If you’ve been following the news, you may have noticed a recent spike in coverage of self-driving cars. Self driving cars represent not only a cultural and practical shift in our approach to transportation, but a unique legislative challenge at both the state and federal level. As the Council of State Governments reports,
The National Highway Traffic Safety Administration (NHTSA) this week issued long-awaited guidance delineating responsibilities of the federal and state governments when it comes to policies to pave the way for self-driving cars. This came as the Obama administration signaled that while strong safety oversight will be a hallmark of policies governing testing and deployment, the federal government will encourage innovation in the industry in recognition of the vehicles’ potential to save time, money and lives. Response to the guidance appeared to be largely positive and with the ink not even dry on the document, a number of states appeared poised to move quickly on new autonomous vehicle legislation in the days and months ahead.
The new guidance covers matters of design and vehicle safety testing, but some of the knotty questions regarding liability and driver responsibility (even who, or what, is considered a ‘driver’) are more difficult to answer.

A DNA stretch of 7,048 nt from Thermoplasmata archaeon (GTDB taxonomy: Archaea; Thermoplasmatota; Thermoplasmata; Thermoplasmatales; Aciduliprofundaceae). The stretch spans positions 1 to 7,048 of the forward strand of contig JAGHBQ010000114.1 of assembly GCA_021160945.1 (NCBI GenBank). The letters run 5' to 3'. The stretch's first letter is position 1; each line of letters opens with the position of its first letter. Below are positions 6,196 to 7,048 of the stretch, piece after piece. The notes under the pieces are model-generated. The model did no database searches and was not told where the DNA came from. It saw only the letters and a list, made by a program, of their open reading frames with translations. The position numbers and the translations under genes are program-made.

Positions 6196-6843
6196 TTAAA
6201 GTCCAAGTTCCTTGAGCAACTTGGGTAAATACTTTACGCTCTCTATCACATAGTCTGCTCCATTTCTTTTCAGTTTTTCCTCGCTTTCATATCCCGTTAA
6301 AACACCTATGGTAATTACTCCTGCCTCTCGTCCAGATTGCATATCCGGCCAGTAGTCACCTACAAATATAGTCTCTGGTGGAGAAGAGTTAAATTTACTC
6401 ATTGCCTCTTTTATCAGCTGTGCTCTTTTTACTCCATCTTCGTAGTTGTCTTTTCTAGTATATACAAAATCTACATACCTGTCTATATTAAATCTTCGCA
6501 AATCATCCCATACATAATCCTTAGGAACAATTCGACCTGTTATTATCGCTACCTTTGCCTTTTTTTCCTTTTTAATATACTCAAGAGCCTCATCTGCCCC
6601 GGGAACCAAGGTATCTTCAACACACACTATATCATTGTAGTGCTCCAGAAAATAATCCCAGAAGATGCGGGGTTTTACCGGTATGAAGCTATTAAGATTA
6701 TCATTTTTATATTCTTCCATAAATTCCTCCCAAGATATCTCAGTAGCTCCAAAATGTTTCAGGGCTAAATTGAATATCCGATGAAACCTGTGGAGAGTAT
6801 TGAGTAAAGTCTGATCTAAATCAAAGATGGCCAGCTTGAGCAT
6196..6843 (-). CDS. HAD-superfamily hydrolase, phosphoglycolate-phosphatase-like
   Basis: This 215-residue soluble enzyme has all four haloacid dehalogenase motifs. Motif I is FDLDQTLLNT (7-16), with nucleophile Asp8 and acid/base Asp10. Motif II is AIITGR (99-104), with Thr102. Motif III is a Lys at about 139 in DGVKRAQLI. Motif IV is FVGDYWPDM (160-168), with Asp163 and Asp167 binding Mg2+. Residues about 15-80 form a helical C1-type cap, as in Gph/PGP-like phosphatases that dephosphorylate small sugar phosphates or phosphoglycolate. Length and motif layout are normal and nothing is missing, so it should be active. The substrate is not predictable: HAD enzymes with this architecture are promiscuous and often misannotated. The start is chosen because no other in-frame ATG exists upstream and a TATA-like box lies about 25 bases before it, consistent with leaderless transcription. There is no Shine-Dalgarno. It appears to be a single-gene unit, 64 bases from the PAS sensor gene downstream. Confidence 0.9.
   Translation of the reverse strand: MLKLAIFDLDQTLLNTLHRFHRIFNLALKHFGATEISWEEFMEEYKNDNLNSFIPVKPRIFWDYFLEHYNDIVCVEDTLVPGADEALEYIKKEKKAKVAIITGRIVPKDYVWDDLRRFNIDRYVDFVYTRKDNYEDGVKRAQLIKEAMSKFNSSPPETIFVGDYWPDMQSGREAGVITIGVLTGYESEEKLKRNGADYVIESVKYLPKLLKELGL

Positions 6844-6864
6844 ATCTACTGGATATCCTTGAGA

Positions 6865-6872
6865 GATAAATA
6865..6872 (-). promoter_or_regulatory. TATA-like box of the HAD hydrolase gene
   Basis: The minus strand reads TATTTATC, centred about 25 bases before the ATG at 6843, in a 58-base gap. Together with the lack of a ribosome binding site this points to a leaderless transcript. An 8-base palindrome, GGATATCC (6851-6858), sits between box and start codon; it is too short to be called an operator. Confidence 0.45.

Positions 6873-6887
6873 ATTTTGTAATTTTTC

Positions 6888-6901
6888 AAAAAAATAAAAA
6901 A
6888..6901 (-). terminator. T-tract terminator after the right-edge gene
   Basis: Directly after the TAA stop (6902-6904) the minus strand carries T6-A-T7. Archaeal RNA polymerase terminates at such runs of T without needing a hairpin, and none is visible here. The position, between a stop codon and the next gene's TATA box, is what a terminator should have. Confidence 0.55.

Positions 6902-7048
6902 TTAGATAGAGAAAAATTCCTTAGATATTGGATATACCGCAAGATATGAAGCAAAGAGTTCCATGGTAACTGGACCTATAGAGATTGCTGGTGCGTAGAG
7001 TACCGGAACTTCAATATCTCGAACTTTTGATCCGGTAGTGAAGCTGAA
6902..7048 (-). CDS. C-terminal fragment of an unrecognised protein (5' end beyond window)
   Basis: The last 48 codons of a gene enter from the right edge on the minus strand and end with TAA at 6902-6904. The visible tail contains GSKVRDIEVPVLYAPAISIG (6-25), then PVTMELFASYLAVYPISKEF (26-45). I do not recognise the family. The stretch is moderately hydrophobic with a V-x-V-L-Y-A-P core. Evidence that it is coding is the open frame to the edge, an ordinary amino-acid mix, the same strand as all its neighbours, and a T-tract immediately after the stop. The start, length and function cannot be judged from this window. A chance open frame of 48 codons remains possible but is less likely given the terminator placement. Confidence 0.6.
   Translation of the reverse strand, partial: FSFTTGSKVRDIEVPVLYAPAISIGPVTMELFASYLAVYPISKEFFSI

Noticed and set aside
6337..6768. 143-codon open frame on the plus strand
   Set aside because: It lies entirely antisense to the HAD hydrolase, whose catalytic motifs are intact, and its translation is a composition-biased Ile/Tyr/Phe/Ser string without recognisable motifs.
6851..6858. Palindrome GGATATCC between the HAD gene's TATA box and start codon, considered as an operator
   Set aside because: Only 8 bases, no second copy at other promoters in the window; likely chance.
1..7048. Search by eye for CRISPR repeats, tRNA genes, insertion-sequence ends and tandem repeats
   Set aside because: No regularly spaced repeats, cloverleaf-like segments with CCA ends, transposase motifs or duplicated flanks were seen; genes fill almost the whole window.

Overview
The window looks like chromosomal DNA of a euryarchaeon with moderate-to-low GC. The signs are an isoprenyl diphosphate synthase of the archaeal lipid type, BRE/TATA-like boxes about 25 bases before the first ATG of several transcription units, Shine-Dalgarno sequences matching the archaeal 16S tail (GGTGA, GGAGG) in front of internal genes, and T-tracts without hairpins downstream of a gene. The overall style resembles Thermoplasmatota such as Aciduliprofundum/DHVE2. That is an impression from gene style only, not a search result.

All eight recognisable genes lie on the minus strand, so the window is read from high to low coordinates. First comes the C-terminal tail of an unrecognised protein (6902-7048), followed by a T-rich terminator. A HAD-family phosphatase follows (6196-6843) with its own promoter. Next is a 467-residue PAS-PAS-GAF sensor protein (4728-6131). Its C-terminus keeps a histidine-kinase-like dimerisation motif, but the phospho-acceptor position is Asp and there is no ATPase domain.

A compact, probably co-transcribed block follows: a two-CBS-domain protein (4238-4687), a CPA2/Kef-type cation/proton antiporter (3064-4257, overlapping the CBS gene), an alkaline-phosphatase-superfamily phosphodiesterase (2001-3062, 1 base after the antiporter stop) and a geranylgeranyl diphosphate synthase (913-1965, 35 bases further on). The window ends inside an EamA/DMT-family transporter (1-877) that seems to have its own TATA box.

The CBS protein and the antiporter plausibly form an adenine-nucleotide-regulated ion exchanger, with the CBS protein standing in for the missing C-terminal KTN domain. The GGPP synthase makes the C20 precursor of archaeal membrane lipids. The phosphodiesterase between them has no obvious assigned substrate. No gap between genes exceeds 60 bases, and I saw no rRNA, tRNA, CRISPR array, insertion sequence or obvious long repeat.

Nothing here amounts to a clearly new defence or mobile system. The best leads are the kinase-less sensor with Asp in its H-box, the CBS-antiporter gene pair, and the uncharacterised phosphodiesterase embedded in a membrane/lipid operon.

NHTSA notes that it may be necessary for states to clarify the definition of “driver” in regulatory language, which could entail combing through multitudes of policies and state codes. The agency has already clarified for federal purposes that a car’s software can be considered a “driver.”
The insurance and liability issues could prove thorny for states as well. While some automakers have said they’ll take responsibility for any traffic crashes caused by their software, others have not.
What does this mean for Oregonians? It may be too early to say for certain, but agencies like ODOT are thinking about the implications of a broad movement to self driving technology. Other states have gone so far as to issue legislation and release executive orders relating to vehicle testing and licensing.
Interested in learning more about what state and federal governments are doing to prepare for more autonomous vehicles on the road? Click here.